Kyle Wright Selected No. 5 by Braves in 2017 MLB Draft

Tim Daniels@TimDanielsBRFeatured ColumnistJune 12, 2017

Vanderbilt starter Kyle Wright pitches against Washington in the first inning of an NCAA college baseball regional tournament game Saturday, June 4, 2016, in Nashville, Tenn. (AP Photo/Mark Humphrey)
Mark Humphrey/Associated Press

The Atlanta Braves used the No. 5 overall pick in the 2017 MLB draft Monday night to select Vanderbilt starting pitcher Kyle Wright.

Wright, who began his Commodores career working out of the bullpen in 2015, has developed into one of the top collegiate starters in the country over the past two years.

The 21-year-old right-hander posted a 3.09 ERA with 107 strikeouts in 93.1 innings across 16 starts during the 2016 campaign. He's backed up those rock-solid numbers with a 3.40 ERA and 121 strikeouts in 103.1 innings in 2017.

With those numbers, here's how social media reacted to the Braves adding Wright:

His repertoire is still in the developmental stages. He possesses two plus pitches, a fastball that can touch the upper-90s and a put-away curveball. His other offerings are still a work progress, however, which is why Vandy was smart to ease him into college ball as a reliever.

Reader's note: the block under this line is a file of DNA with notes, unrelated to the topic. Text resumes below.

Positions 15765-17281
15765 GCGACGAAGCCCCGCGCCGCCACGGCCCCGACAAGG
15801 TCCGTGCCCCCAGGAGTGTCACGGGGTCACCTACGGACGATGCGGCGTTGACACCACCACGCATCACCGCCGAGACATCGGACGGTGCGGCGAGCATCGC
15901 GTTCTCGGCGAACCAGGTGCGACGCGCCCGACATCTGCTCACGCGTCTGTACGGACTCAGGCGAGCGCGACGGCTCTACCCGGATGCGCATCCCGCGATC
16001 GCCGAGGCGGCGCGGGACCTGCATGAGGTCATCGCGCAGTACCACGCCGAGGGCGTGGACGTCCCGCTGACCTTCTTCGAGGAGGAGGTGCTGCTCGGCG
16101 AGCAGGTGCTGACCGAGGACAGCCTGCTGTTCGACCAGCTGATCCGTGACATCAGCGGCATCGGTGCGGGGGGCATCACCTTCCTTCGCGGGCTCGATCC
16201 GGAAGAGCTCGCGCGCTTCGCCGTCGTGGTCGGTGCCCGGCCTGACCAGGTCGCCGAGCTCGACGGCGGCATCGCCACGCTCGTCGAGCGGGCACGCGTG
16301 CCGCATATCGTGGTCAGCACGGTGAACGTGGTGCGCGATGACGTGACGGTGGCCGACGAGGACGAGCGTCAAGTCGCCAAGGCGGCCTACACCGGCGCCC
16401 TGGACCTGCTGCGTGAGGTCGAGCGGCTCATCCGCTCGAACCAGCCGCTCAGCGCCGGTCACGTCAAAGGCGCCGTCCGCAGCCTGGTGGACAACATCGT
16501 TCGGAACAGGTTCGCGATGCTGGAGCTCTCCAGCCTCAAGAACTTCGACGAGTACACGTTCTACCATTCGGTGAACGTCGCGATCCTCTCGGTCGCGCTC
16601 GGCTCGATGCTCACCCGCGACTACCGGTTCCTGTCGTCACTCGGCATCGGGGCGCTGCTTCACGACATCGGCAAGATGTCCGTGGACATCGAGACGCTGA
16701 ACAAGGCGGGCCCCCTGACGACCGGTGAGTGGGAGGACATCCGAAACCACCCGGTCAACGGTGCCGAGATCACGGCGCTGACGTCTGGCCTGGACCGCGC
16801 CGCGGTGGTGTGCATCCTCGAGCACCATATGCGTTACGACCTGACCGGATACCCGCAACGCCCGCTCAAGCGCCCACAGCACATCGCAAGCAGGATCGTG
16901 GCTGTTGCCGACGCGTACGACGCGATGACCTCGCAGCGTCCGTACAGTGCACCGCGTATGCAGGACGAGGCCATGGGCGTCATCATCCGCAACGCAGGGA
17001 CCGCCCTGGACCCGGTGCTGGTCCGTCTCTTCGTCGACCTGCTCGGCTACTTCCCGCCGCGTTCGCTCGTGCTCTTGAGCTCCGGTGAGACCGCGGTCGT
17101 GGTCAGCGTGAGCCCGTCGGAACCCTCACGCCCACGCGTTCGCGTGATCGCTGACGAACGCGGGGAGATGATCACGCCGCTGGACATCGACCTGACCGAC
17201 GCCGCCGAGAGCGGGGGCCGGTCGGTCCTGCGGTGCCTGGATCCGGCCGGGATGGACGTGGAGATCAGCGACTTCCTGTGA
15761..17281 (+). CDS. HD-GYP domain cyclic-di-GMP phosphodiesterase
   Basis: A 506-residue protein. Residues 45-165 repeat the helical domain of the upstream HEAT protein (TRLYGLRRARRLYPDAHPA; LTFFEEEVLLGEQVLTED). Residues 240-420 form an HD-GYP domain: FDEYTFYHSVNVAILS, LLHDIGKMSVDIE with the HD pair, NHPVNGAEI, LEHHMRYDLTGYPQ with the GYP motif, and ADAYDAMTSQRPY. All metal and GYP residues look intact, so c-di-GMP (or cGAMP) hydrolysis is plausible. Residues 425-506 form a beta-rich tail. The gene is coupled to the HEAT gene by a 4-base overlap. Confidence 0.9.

Although Wright's slider has shown the most promise among his secondary pitches, the improvement of his changeup will be more important in determining whether he becomes a top-tier starter. That will be the main focus during his journey through the minor leagues.

That said, when you combine his current ability with his remaining upside, it's easy to see why he was viewed as one of the draft class' top prospects.

Josh Bertaccini‏ of KQSM provided high praise about the starter from Arkansas head coach Dave Van Horn in May.

"I don't think I've ever seen a better college arm than Vanderbilt's Kyle Wright and I've been doing this for 30 years," Van Horn said. "He's tremendous."

Those comments illustrate why this is such a massive addition to the Braves' farm system. Wright should develop into a No. 2 starter, and his floor is high because the two developed pitches would make him a good bullpen commodity at the very least.

He'll join the likes of left-hander Kolby Allard and right-hander Mike Soroka as the top pitching prospects in the Atlanta system.

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